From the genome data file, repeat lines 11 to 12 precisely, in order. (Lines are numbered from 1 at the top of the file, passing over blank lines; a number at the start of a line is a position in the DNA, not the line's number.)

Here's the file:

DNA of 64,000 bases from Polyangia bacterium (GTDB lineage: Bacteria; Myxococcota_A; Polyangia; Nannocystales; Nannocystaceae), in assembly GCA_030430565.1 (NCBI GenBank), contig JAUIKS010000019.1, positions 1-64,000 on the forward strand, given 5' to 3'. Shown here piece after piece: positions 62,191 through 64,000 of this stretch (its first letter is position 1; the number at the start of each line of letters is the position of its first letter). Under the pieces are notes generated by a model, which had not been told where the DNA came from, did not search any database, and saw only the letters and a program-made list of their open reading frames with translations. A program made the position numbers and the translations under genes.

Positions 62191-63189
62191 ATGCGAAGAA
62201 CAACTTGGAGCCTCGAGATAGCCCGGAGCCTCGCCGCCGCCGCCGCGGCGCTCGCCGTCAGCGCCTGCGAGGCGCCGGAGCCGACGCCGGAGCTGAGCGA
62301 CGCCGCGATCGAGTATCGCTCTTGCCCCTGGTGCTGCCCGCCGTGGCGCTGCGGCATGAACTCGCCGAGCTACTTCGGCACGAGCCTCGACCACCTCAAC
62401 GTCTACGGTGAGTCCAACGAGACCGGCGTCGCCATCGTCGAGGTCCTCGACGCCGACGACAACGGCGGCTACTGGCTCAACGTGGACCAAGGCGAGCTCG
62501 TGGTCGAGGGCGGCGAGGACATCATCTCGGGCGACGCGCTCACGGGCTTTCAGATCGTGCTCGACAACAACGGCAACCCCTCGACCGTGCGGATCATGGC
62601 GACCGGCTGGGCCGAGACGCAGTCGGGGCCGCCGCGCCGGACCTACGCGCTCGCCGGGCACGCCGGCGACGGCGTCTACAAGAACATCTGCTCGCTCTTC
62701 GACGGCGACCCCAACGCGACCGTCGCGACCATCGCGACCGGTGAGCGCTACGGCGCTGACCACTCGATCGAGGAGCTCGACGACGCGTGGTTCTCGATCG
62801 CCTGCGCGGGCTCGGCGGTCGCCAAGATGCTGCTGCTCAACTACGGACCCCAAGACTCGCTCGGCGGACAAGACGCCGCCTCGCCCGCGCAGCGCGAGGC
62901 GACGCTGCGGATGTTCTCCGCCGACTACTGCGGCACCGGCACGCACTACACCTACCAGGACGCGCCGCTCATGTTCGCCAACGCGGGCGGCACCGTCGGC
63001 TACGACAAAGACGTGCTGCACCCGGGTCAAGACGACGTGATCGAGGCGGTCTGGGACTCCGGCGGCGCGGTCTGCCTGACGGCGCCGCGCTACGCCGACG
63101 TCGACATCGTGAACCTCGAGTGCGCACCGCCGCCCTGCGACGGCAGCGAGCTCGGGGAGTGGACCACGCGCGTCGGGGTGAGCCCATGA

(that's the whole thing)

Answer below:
62901 GACGCTGCGGATGTTCTCCGCCGACTACTGCGGCACCGGCACGCACTACACCTACCAGGACGCGCCGCTCATGTTCGCCAACGCGGGCGGCACCGTCGGC
63001 TACGACAAAGACGTGCTGCACCCGGGTCAAGACGACGTGATCGAGGCGGTCTGGGACTCCGGCGGCGCGGTCTGCCTGACGGCGCCGCGCTACGCCGACG